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Daydreaming can become so maladaptive, it looks like a psychiatric disorder

Sebastian Wahlhuetter / National Geographic Traveler Photo Contest
For some people, daydreaming gets out of control.
By Olivia Goldhill
Published Last updated This article is more than 2 years old.

We all daydream. Allowing the mind to wander is a chance to create an inner world and explore our fantasies. And studies suggest that a wandering mind is a sign of strong working memory.

But daydreaming can have a dark side. For some people, daydreaming isn’t just a few hours gazing out the window or listening to David Bowie on repeat. Instead, it can take up huge chunks of life.

Eli Somer, a professor of clinical psychology at Haifa University in Israel, discovered this in 2002, when he found that six of his patients had a richly developed fantasy life—which they found difficult to put on pause. They spent so long inside their minds that their real-life relationships suffered.

He published a paper describing their symptoms and naming the condition “maladaptive daydreaming.” Since then, he told The Wireless, he’s been inundated with hundreds of messages from people who suffer from excessive daydreaming but have been dismissed by their psychologists. Wild Minds Network, a support group for maladaptive daydreamers, now has 5,500 members, reports The Wireless.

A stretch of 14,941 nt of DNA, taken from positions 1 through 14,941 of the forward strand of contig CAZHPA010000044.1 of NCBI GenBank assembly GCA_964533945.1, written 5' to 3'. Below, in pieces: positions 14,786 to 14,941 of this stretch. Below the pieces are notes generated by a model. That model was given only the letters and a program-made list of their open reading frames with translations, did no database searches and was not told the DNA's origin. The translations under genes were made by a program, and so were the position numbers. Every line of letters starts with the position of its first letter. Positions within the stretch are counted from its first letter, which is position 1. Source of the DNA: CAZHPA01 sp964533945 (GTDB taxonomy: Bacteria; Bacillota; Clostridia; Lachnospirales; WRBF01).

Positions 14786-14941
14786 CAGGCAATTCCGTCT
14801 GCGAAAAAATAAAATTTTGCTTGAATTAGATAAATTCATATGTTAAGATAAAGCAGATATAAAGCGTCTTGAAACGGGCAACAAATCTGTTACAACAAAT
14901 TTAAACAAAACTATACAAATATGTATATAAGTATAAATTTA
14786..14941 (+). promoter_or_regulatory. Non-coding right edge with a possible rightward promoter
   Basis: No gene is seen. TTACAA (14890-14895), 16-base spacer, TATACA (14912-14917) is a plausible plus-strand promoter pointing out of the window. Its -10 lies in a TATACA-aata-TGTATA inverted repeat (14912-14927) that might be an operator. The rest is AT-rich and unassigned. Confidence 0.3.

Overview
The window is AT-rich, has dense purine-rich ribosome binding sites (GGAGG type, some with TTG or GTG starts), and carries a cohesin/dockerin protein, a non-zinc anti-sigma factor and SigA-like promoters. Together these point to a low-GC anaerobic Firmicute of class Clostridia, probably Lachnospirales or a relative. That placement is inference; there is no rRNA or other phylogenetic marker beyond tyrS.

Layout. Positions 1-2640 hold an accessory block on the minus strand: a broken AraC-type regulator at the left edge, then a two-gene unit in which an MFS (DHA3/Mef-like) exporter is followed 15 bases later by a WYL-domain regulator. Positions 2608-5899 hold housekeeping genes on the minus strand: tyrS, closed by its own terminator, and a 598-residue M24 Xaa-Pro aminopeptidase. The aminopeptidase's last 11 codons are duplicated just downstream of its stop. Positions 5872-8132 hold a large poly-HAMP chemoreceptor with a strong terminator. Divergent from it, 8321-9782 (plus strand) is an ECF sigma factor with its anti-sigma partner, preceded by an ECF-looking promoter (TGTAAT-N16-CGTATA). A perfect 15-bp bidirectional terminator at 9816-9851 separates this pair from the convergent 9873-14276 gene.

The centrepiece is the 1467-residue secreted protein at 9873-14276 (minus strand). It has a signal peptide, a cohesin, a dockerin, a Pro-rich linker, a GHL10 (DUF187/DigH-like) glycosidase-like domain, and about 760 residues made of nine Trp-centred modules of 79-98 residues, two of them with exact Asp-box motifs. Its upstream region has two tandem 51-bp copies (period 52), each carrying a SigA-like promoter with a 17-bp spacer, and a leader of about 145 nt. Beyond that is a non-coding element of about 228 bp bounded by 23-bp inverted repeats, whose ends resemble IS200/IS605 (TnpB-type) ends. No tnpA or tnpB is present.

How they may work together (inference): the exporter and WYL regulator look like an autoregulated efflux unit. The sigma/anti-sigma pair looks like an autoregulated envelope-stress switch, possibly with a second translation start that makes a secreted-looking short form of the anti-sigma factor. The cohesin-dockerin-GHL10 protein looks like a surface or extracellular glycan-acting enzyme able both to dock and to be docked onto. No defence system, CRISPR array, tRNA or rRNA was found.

Ultimately, Somer would like maladaptive daydreaming to be formally recognized as a psychiatric disorder by the Diagnostic and Statistical Manual of Mental Disorders, though the process for formally registering a disorder is slow and subjective.

Somer believes maladaptive daydreaming meets the criteria, however. Sufferers have no trouble distinguishing fantasy from reality—they know when they’re daydreaming, and don’t suffer hallucinations—but they do find daydreaming difficult to control. They often pace, rock, or do a repetitive movement while daydreaming, and their fantasies can involve detailed characters and plots. Daydreaming about an alternative life surrounded by celebrity friends is common, as is some element of tragedy.

Research into maladaptive daydreaming is in its early stages. In some cases, it seems obsessive compulsive disorder can be a precursor to the condition. In others, it seems daydreaming starts as a defense mechanism after early abuse or neglect.

Ultimately, daydreaming may not sound like a disorder at first. But it becomes one when it starts to interfere in daily life. One sufferer, Natalie Switala, told The Wireless that daydreaming is a hard habit to break when you’re both the addict in the dealer.

“My twisted logic is, ‘Why live life when I can dream it up so much better?’” she said. “I’ve never felt the urge to travel because even climbing the Eiffel Tower is a million times better in my head.”

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